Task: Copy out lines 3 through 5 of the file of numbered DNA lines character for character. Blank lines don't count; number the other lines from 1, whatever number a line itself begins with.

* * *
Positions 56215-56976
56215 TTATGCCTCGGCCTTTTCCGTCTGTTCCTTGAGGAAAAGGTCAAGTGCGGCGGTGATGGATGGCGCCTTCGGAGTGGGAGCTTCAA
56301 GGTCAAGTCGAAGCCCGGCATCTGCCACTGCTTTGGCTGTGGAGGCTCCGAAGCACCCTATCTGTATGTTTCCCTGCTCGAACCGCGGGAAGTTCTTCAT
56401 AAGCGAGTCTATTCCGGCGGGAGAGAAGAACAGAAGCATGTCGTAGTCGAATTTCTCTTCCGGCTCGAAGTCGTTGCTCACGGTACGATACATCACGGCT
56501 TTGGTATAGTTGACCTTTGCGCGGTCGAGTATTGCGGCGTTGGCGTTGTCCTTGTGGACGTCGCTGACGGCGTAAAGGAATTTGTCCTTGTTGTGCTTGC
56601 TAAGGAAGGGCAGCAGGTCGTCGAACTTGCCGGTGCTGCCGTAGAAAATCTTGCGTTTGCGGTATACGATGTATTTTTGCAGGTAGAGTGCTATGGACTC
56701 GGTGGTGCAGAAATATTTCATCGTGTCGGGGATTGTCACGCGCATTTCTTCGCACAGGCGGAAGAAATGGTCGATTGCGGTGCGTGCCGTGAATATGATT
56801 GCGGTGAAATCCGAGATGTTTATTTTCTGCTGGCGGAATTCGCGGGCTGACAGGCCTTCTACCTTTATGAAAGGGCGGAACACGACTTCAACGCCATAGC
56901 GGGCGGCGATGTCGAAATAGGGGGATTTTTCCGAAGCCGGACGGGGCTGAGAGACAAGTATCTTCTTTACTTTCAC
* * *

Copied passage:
56301 GGTCAAGTCGAAGCCCGGCATCTGCCACTGCTTTGGCTGTGGAGGCTCCGAAGCACCCTATCTGTATGTTTCCCTGCTCGAACCGCGGGAAGTTCTTCAT
56401 AAGCGAGTCTATTCCGGCGGGAGAGAAGAACAGAAGCATGTCGTAGTCGAATTTCTCTTCCGGCTCGAAGTCGTTGCTCACGGTACGATACATCACGGCT
56501 TTGGTATAGTTGACCTTTGCGCGGTCGAGTATTGCGGCGTTGGCGTTGTCCTTGTGGACGTCGCTGACGGCGTAAAGGAATTTGTCCTTGTTGTGCTTGC